Fat in feces: what causes it and how to prevent it?

Feces are the waste product that appears as a result of digesting food consumed during the day. They usually have a precise appearance and composition based on the diet people follow. On some occasions it is possible to observe fat in the stoolwhich is a sign that something is not working right.

The presence of fat micelles or droplets in the stool is a clinical manifestation called steatorrhea. Education show that fat digestion and absorption is mediated by pancreatic lipases, bile acids and intestinal epithelium. Thus, the malfunction of any of these parts can lead to the appearance of the condition.

Unfortunately, the epidemiology of steatorrhea is difficult to determine, as it is usually not obvious at first. In these cases it is necessary to carry out some laboratory tests to confirm the presence of fat in the stool.

Symptoms of steatorrhea

The characteristics of fecal stools often change due to the presence of fat in them. In this sense, they can become bulkier, fetid and pale. This feces often floats in the toilet, making it harder to flush.

In some cases, the steatorrhea is usually more noticeable, so you may see fat micelles in the toilet, similar to what happens when oil and water are mixed. One of the main causes of this clinical manifestation is malabsorption syndrome, so people may have other general symptoms:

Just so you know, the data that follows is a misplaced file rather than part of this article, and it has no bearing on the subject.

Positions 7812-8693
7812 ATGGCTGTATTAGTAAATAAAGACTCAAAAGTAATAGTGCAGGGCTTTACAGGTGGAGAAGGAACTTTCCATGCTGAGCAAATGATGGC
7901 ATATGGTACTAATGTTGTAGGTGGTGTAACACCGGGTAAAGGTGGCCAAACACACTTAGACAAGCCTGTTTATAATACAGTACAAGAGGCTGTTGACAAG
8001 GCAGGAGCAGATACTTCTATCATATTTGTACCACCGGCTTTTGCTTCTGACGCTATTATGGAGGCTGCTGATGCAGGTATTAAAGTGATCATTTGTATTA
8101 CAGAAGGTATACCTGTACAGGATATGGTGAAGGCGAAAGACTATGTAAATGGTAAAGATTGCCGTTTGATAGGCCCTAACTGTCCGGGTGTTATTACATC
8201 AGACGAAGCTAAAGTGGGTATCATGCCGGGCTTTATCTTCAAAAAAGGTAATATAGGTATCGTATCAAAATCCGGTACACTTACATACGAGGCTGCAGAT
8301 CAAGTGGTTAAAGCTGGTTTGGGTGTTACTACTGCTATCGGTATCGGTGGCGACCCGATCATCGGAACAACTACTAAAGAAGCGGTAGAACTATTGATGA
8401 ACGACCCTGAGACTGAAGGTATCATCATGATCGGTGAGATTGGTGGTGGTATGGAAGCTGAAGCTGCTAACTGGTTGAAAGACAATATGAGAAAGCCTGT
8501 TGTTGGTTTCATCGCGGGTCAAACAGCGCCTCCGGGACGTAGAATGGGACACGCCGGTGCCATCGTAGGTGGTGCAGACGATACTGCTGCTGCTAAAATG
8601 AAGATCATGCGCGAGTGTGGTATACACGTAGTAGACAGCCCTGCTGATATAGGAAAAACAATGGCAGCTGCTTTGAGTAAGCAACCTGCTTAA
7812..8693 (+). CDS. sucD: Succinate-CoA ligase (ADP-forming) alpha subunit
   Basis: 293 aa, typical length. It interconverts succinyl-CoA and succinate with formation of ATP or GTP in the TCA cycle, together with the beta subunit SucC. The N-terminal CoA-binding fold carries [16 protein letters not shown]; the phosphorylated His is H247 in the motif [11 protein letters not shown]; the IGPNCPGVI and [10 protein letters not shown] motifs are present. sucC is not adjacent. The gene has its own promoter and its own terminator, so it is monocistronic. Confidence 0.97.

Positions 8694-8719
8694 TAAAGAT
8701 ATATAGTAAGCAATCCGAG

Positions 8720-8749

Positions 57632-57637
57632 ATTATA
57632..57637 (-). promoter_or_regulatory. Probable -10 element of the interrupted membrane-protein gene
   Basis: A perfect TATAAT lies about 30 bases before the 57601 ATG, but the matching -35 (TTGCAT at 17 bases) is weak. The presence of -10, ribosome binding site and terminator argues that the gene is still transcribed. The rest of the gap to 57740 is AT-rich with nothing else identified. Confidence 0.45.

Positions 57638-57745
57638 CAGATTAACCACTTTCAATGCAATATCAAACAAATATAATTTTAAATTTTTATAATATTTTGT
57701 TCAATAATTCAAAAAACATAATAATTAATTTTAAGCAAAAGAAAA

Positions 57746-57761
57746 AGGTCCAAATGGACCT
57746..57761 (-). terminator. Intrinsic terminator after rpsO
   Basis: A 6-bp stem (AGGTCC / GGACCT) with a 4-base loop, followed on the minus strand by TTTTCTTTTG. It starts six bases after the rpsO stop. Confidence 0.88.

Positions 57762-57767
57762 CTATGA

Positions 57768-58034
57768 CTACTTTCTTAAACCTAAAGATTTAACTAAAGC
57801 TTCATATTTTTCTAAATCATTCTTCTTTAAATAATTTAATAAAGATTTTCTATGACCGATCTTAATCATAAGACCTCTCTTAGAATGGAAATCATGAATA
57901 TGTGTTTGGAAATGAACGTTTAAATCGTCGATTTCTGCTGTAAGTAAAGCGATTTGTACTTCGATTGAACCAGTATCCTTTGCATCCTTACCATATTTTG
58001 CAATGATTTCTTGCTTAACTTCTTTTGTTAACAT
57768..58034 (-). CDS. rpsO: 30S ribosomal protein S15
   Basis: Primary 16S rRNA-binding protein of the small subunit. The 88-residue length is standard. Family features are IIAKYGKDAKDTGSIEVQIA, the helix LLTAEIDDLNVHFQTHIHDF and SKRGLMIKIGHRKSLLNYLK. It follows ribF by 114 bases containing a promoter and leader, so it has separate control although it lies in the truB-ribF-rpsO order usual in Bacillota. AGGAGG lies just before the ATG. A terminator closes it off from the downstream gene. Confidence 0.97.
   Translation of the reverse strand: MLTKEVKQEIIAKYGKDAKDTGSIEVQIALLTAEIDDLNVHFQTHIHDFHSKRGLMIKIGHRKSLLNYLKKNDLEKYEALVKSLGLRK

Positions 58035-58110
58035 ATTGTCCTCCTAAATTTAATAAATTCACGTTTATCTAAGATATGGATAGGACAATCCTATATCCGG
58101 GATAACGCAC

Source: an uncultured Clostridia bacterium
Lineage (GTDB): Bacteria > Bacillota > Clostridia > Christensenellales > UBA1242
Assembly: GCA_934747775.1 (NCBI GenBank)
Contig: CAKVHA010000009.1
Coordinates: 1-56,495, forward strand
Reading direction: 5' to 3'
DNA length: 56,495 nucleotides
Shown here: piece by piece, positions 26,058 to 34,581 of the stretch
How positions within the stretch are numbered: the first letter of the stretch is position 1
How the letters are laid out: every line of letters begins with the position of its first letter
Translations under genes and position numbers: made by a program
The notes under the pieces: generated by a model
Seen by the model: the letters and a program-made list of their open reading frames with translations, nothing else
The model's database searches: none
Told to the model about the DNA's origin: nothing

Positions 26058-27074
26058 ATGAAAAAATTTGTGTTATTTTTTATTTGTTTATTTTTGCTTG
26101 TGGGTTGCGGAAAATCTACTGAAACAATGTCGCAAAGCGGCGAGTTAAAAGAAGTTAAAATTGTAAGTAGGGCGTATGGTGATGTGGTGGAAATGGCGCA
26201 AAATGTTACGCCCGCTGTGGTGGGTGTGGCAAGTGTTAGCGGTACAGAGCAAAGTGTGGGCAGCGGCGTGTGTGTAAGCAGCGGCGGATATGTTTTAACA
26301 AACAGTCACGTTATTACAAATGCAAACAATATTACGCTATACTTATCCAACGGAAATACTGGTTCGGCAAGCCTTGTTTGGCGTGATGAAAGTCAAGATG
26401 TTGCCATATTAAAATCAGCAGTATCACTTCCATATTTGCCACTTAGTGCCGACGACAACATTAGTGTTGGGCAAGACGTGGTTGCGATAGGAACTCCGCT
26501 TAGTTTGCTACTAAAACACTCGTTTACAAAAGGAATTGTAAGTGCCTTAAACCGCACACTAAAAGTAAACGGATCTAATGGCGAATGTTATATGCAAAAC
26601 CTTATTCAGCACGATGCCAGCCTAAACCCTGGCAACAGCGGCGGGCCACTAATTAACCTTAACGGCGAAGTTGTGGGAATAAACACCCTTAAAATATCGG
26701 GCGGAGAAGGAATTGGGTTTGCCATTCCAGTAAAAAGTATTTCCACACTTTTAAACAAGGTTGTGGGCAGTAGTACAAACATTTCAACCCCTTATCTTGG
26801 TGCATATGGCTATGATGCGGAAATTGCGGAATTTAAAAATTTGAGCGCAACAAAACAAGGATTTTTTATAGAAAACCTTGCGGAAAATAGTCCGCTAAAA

• Chronic diarrhea.
  • Cramps and bloating.
  • Flatulence.
  • Weight loss.

Children may have more severe symptoms, including delayed growth and delayed puberty. It is important to remember that little ones need a certain amount of nutrients for their development.

Child with steathorrhoea.
Fatty stools in babies need to be treated to prevent growth and development problems.

Causes and risk factors

Fat in stool usually appears when there is a deficiency in the production of pancreatic lipases or bile acids. Also due to damage to the epithelium of the first portion of the small intestine. In this way, many pathologies affecting the liver, pancreas or intestines can cause the appearance of steatorrhea.

All conditions capable of causing exocrine pancreatic insufficiency (EPI) can be at the origin of the symptom, due to the lack of production of the enzyme. Some Education establish it chronic pancreatitis is the most common cause of PEI in adults.

A common condition that can cause fat in the stool is celiac disease. It is a pathology characterized by the involvement of the epithelium of the small intestine, which hinders the absorption of fats.

Other diseases in which steatorrhea can appear are the following:

  • Cystic fibrosis.
  • cholestasis
  • Crohn’s disease.
  • HIV enteropathy.
  • Whipple’s disease.
  • Parasitosis, such as giardiasis.
  • Pancreatic or intestinal surgery.

How is fat in stool diagnosed?

The presence of fat in the stool can be diagnosed based on the clinical findings. However, confirmation is given by various laboratory tests. The specialist may first ask about the general characteristics of the stool. In addition, he will look for signs that indicate the presence of underlying conditions.

The necessary laboratory tests consist of a qualitative and quantitative analysis of fat in stool samples. The qualitative one will try to demonstrate the presence of macroscopic fat in the sample. It consists of adding a special dye that will change color in the presence of fat.